HC Deb 08 July 1991 vol 194 cc640-1
28. Mr. Dalyell

To ask the Attorney-General if he will make a statement on the scope of privilege enjoyed by barristers investigating alleged criminal behaviour on behalf of individuals or organisations.

The Attorney-General (Sir Patrick Mayhew)

Legal professional privilege relating to the discharge by a lawyer of instructions received from his client exists for the protection of the client and forms part of the general law of evidence.

Mr. Dalyell

What discussion took place between the Certification Officer and Government officials before the decision was taken to prosecute Mr. Scargill, Mr. Heathfield and the National Union of Mineworkers last September? Was there or was there not collusion? Have the Government advised the Certification Officer, Matthew Wake, to appeal? Why do the Government allow the Treasury Solicitor to work for the Certification Officer when he is meant to be independent? What is the cost of the case? Why did the Government pass information to the sequestrator?

The Attorney-General

The Certification Officer is an entirely independent statutory office-holder for whom I have no ministerial responsibility whatsoever. The prosecution to which the hon. Gentleman refers was brought by the Certification Officer in the exercise of his independent discretion. The Treasury Solicitor undertakes work for certain independent bodies and office-holders —for example, magistrates—and the staff are well aware of their obligation in that activity to exercise an independent professional judgment.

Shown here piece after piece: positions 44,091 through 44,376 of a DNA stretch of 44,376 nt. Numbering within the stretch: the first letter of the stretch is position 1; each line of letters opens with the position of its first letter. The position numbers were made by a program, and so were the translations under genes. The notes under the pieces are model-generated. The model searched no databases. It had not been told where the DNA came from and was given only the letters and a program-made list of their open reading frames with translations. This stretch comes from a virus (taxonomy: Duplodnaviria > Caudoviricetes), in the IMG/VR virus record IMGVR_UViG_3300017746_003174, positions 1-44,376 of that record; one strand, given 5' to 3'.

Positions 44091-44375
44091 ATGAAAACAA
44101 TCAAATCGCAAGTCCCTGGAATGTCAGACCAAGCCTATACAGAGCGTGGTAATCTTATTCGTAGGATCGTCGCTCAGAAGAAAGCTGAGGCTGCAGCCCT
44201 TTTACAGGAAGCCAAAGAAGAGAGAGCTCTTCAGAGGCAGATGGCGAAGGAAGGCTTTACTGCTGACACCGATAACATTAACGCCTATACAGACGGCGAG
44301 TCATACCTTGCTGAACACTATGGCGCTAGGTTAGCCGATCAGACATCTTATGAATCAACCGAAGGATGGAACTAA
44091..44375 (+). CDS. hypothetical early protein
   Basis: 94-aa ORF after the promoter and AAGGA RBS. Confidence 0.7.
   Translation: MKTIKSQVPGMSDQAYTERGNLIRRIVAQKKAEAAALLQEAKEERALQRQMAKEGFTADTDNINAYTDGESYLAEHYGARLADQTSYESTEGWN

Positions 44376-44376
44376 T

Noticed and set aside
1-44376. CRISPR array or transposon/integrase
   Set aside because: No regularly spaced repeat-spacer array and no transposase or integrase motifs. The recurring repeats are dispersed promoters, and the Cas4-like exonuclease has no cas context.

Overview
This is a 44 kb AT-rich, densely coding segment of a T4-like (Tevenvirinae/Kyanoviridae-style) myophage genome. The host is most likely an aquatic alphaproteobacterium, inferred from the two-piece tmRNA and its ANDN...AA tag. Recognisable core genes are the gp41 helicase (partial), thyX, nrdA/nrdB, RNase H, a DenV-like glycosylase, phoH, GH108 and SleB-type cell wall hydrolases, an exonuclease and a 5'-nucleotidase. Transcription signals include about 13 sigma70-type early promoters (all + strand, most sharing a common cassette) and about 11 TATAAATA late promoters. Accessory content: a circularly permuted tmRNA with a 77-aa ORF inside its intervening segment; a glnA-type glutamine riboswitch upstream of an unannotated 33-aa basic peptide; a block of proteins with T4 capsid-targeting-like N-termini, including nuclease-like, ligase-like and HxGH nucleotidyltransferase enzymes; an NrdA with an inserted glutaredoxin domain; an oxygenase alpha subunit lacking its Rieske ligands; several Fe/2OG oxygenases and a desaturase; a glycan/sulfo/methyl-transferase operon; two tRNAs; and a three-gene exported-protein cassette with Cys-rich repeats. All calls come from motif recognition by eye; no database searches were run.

I am unable to answer the last part of the hon. Gentleman's question for which, again, I have no responsibility. As to the cost of the case, I note that the Under-Secretary of State for Employment gave a written answer on that the other day.

Mr. Fraser

When judicial inquiries such as the Scarman or Woolf inquiries take place, neither the conclusions of the inquiry nor the evidence that is given to it are used as evidence of other offences against those giving the evidence—that is a matter of practice and sometimes a matter of law. Does the right hon. and learned Gentleman agree that it might be wise of him to issue similar guidelines for inquiries that are carried out by, say, a trade union or a local authority so that the setting up of such internal inquiries is not discouraged, and to ensure that witnesses who give evidence to such inquiries are not later prosecuted?

The Attorney-General

I am not sure that I follow the latter part of the hon. Gentleman's question. It is not for me to lay down guidelines about the instructions that a trade union or any other body gives to the professional people who carry out investigations on its behalf. There is no special rule relating to the admissibility in subsequent proceedings of the evidence that is given on such occasions. The ordinary rules of the general law of evidence govern that matter.